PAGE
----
Saudi Military Forces Represent Less Than Meets the Eye
July 5, 2014 • 11:20AM

In recent conversations with Saudi Arabia's King Abdullah, both Secretary of State John Kerry and President Barack Obama pressed for Saudi military cooperation against the ravaging forces of ISIS, who are grabbing up vast parcels of land in both Iraq and Syria for their self-proclaimed "Caliphate." Indeed, 30,000 Saudi troops have been dispatched to the Saudi-Iraqi border, ostensibly in compliance with the US requests.

But there are several things wrong with this picture. First, the Saudis were instrumental, along with other Gulf Cooperation Council (GCC) states and Turkey in the launching of ISIS in the first place. Massive amounts of Gulf money and weapons—some that originated from the White House not-so-covert operations in Benghazi, Libya after the overthrow of Qaddafi—went into the build up of ISIS. And the top Saudi official who oversaw the unleashing of the Sunni jihadists against both the Syrian regime and "secularist" Syrian rebels, Prince Bandar bin-Sultan, was just this week reinstated by the King into a post as a top national security advisor.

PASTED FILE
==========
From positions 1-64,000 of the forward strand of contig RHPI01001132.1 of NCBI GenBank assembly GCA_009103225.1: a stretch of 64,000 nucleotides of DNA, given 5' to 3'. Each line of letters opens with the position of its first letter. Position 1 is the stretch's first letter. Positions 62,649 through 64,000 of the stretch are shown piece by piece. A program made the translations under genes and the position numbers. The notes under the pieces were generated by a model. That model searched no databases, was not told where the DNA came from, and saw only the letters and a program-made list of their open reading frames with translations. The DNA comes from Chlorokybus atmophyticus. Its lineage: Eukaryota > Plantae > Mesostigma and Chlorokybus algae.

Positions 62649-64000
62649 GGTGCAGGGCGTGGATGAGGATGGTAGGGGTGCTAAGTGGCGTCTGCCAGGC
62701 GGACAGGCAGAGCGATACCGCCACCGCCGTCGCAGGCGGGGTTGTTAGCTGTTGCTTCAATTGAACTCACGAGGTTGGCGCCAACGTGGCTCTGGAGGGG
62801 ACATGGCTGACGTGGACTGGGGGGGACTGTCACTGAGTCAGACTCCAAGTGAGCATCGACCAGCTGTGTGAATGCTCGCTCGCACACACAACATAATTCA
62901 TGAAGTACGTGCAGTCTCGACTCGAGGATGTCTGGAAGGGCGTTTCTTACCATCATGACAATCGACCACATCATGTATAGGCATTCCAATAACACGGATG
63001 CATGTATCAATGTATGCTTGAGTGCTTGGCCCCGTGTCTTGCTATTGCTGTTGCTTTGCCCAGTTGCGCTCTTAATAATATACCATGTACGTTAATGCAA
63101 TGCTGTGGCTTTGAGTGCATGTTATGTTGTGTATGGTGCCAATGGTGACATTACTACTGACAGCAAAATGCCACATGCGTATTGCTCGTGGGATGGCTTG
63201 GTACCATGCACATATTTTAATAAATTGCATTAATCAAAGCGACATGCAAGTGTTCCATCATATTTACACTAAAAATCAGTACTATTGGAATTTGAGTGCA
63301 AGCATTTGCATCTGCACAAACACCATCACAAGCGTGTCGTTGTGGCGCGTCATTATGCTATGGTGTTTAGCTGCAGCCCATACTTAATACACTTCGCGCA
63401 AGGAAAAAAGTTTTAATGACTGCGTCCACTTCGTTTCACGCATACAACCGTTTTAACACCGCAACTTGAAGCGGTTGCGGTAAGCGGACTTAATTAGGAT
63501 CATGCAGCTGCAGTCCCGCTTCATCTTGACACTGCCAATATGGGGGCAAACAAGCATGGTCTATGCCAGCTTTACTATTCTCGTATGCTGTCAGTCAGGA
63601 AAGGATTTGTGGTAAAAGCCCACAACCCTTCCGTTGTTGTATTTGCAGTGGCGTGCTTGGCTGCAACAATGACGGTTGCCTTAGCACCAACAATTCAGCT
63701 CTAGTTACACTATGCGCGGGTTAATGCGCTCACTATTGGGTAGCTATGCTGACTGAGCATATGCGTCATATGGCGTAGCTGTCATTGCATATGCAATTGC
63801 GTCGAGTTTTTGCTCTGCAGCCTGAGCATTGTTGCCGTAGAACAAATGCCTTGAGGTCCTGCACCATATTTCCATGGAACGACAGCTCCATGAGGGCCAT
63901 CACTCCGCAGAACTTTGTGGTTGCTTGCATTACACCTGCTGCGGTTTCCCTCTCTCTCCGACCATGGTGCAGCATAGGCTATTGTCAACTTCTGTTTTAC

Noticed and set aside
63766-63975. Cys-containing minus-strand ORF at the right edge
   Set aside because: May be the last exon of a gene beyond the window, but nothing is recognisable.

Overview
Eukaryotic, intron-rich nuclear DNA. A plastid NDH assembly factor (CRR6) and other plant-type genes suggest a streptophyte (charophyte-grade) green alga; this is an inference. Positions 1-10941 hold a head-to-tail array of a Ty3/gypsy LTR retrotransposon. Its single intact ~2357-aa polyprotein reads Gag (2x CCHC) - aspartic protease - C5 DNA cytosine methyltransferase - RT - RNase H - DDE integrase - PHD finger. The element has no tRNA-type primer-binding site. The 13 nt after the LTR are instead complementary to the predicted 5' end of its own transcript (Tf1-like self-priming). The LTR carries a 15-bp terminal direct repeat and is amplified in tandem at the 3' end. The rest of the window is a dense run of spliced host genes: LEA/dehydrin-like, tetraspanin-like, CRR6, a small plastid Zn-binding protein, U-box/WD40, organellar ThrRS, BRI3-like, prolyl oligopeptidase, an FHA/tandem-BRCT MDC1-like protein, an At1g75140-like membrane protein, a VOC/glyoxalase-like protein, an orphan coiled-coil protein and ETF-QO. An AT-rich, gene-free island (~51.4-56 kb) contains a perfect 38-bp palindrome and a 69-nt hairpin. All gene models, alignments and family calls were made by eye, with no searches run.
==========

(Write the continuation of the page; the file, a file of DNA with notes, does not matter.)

But even more to the point, U.S. military officials who spent years serving in Saudi Arabia and other Gulf states emphasized in recent talks that the Saudi armed forces are a joke. If the Iraq Army has been caving in in the face of ISIS attacks in almost every battle so far, the Saudis can be expected to do likewise. In fact, according to a well-informed Washington intelligence official, members of the Saudi military that have trans-border tribal connections to Yemen and Iraq already defected from the Saudi army, necessitating Riyadh's deployment of better trained, "more loyal" forces to the border.

According to one former U.S. military attaché in Riyadh, the only viable military force in Saudi Arabia is the bedouin-dominated National Guard. The National Guard, which was headed for decades by King Abdullah (and is now headed by his son) has been extensively trained by the U.S. military for decades, and represents a competent light armored fighting force. But, the source emphasized, "that's all there is." The vast quantities of American and British hardware, including advanced fighter jets, are beyond the capacity of the Saudi Air Force. In the event of a serious threat to the survival of the Kingdom, American and British pilots might covertly take command of the planes, but left to their own devices, according to a consensus of American military experts, the Saudis could not perform even basic maneuvers.